Census: Fewer Farms in U.S., Remaining Ones Getting Larger
Saturday, April 13, 2019 at 9:10AM
Editor

The latest five-year agricultural census, released this week by the U.S. Department of Agriculture, confirms that the number of farms in the country continues to shrink while the remaining operations are becoming larger.

"The current picture shows a consistent trend in the structure of U.S. agriculture," Hubert Hamer, the USDA's National Agricultural Statistics Service administrator, said in a statement.

Between 2012 and 2017, the nation lost nearly 70,000 (3.2 percent) of its mid-sized farms. However, the number of large farms (more than 2,000 acres) increased. And the largest of those farms -- the 4 percent making more than $1 million in annual sales -- accounted for more than 65 percent of all sales in 2017.

This trend is present in nearly every agricultural sector, but it is most prevalent in dairy. During the census period, the United States lost nearly 15 percent of its dairies, while the number of dairy cows in the country increased.

Because the census reflects information collected between 2012 and 2017, it does not include the recent upheaval from America's various trade disputes, which have crashed various crop prices and could force many farms out of business.

The more than 700-page report includes 6.4 million points of information about farms, ranchers and operators.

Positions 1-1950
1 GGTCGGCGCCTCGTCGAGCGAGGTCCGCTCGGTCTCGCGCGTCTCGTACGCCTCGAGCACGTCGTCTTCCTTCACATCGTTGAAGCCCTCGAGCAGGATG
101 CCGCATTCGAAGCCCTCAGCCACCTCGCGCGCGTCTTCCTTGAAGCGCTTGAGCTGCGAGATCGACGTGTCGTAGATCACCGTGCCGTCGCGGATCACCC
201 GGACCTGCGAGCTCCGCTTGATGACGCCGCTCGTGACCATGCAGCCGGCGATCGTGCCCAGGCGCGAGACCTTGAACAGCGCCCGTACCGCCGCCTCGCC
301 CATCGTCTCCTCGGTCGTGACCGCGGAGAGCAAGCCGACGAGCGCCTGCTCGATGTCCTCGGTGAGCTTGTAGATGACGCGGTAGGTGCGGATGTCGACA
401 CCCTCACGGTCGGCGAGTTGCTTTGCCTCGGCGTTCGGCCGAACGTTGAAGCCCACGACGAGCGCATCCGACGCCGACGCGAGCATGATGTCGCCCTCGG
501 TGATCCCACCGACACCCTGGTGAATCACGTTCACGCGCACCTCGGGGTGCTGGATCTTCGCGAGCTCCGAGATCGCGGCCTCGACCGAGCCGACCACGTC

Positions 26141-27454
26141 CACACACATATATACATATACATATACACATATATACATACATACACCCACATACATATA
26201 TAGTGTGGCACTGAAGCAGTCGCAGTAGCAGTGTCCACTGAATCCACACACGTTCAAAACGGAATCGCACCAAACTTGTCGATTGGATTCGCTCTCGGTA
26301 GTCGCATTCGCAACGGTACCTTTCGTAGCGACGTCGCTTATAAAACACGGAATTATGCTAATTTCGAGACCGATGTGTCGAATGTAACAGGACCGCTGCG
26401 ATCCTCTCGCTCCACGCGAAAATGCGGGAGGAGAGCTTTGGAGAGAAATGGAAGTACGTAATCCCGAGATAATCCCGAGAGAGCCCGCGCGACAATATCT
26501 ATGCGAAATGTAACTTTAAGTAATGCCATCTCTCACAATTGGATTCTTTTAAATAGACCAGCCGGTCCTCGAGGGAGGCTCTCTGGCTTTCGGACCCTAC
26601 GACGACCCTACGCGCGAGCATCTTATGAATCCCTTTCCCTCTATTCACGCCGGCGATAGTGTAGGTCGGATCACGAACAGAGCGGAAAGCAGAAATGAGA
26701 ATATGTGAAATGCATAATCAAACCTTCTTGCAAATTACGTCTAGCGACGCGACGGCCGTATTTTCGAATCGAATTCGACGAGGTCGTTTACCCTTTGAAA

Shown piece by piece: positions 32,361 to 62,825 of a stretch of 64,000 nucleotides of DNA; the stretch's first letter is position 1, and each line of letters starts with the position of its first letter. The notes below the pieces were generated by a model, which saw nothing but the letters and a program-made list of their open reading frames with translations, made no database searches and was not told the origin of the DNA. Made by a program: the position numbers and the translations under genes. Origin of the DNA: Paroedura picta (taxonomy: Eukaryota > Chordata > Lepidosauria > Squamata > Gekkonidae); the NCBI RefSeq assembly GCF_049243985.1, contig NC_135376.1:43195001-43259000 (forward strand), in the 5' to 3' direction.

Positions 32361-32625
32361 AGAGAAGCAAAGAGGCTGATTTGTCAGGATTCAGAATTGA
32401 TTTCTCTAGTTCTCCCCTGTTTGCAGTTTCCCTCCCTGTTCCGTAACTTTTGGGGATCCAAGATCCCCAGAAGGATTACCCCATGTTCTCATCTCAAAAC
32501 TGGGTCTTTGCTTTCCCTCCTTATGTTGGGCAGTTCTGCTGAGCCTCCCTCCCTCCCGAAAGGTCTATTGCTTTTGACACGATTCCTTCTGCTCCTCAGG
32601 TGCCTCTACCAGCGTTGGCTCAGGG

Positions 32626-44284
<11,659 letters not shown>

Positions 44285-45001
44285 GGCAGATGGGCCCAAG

Some highlights, according to the USDA, include:

- The number of small farms -- those that comprise fewer than 9 acres -- increased during the census period to 273,325 from 223,634.

- Those 273,325 small farms comprise 0.1 percent of all American farmland. Meanwhile, the 85,127 largest farms (of more than 2,000 acres) make up 58 percent of the farmland.

- Just 5 percent of American farms accounted for 75 percent of all sales in 2017.

- Average annual farm income is $43,053, but only 43.6 percent of farms had positive net cash farm income in 2017.

- Ninety-six percent of farms and ranches are family-owned.

- About 75 percent of farms had internet access in 2017, up from 69 percent in 2012.

- In 2017, more than 130,000 farms sold directly to consumers -- through farm markets or other means -- with revenue of $2.8 billion.

- The number of female farmers in growing. Between 2012-2017 the number of women producers climbed by 27 percent to 1.23 million. The number of male producers, meanwhile, fell by 1.7 percent to 2.17 million.

- The average age for producers is increasing, to 57.5 in 2017 from 56.3 in 2012.

- The number of military veterans entering farming grew by 11 percent.

- Of the nearly 3.4 million producers in the U.S., only 321,261 were considered "young producers" -- age 35 or less. Those young producers tended to be at larger than average farms.

Article originally appeared on The Anderson Observer (http://andersonobserver.com/).
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